3. Remember your own childhood; remember that you had a sense of your life that was quite independent of your parent’s conception of it. Remember the distance between your life and your parent’s; that same distance exists now.  Do not try to make your child learn everything about you; do not try to learn everything about your child.
  4. For fathers: mothers have a distinctive relationship with their children. Respect its specialness, its distinctiveness, derived from a very particular physical bond, further cemented in some cases, by extended, intimate, nurturance.  Do not be grasping; do not be envious; do not strive for that relationship. It is what it is; leave it alone. You have your own relationship with your child; find out what about it is peculiar and particular in its own way, and help develop that aspect on an ongoing basis.
  5. Human beings are difficult; relationships with them are challenging and prickly. Your child is a human being; and it is all too easy to imagine you have some special understanding of its needs by virtue of some special talent. You do not; you have to work as hard as anyone else. Recognize that you will often be left floundering for help as you deal with your child, trapped in morasses of your own making, unable to safely navigate treacherous shoals of misunderstanding, resentment, and emotional confusion.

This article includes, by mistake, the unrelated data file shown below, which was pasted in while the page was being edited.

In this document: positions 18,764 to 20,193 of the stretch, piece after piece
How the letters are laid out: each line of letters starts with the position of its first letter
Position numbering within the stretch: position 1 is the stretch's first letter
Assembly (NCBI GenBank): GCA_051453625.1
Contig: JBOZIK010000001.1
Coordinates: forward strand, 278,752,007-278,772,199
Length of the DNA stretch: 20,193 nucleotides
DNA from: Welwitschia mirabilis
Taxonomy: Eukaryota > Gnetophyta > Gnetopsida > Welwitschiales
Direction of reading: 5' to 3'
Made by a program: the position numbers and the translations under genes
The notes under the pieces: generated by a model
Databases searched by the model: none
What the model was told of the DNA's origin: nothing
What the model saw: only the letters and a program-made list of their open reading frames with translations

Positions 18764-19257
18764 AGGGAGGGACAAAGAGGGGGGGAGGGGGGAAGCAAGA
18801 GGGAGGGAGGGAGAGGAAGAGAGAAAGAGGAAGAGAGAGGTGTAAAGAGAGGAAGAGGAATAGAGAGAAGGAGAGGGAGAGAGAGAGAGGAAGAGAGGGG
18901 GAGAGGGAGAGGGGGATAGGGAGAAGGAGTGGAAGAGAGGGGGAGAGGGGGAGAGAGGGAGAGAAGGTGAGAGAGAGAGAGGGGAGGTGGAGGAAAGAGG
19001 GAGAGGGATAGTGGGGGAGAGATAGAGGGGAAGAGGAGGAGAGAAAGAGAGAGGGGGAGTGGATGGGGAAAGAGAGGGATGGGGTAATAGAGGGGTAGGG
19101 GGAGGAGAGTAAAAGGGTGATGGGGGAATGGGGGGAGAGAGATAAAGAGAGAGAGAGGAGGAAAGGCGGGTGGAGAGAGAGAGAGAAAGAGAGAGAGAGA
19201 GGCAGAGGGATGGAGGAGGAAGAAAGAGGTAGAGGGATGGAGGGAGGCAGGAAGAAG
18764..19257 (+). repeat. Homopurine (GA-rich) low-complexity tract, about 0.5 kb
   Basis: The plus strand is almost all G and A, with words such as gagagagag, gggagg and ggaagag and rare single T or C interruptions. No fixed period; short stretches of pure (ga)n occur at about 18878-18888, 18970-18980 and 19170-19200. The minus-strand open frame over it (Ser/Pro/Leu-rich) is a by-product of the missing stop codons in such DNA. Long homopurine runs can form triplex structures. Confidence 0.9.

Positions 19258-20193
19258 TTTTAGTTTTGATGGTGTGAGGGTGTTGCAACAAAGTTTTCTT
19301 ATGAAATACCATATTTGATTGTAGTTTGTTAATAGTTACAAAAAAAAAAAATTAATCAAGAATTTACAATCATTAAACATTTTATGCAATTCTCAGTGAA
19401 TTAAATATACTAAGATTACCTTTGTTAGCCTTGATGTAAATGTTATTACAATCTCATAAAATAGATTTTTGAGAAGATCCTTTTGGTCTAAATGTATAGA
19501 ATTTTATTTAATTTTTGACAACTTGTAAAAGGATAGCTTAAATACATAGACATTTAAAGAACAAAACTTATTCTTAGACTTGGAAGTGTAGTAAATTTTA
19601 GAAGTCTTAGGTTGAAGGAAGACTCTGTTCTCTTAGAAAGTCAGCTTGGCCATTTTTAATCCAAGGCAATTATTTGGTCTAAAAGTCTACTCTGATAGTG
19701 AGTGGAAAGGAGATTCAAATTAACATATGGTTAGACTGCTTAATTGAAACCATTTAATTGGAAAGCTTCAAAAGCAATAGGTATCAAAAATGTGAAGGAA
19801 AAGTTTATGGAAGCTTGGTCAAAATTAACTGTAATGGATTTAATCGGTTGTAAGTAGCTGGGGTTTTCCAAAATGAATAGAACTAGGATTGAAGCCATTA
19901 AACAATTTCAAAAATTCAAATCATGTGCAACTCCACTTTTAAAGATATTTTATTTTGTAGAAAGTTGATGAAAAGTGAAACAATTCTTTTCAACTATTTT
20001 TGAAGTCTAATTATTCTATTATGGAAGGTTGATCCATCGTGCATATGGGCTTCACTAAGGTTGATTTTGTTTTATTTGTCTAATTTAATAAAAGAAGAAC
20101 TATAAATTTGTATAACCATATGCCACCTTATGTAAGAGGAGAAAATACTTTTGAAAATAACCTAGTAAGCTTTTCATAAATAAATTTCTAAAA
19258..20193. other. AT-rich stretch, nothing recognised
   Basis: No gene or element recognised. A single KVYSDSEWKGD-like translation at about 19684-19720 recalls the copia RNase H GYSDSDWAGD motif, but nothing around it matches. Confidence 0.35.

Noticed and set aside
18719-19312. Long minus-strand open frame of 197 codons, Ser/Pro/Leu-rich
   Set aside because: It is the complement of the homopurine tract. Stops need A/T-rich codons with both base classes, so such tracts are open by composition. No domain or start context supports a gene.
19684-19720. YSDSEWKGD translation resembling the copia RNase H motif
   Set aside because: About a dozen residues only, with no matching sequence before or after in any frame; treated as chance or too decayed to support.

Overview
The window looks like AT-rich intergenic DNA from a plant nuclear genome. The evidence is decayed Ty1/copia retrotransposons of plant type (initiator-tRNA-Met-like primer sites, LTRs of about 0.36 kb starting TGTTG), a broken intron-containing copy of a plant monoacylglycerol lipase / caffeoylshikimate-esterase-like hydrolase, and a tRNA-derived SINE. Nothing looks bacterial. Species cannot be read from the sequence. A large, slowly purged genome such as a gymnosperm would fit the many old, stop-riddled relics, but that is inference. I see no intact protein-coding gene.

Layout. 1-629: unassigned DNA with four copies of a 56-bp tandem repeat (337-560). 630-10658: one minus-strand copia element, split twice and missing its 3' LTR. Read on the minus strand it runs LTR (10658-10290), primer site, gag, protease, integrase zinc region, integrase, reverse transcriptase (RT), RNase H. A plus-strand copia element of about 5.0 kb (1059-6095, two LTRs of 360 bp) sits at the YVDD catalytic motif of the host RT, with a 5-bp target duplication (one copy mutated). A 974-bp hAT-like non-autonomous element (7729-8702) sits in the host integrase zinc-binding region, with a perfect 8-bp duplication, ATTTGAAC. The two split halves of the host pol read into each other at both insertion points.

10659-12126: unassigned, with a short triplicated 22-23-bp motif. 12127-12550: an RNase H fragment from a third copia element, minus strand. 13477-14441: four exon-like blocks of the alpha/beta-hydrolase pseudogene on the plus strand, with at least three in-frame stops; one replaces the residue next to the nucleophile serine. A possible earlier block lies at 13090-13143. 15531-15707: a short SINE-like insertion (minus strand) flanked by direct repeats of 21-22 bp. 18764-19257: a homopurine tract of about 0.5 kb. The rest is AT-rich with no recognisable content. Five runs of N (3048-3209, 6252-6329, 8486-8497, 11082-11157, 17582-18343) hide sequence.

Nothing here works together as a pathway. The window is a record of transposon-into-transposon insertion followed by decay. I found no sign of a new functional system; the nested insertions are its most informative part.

6. You will always compare your child to other children; no matter how much you are told to accept your child as it is, you won’t. But that’s because you don’t accept yourself for what you are either; so understand that acceptance of your child will become a little easier if you are a little more accepting of yourself. Otherwise you will project your failures onto your child. Don’t go there. Leave your child out of it.

I don’t have a top ten list. Six of the best is good enough for now.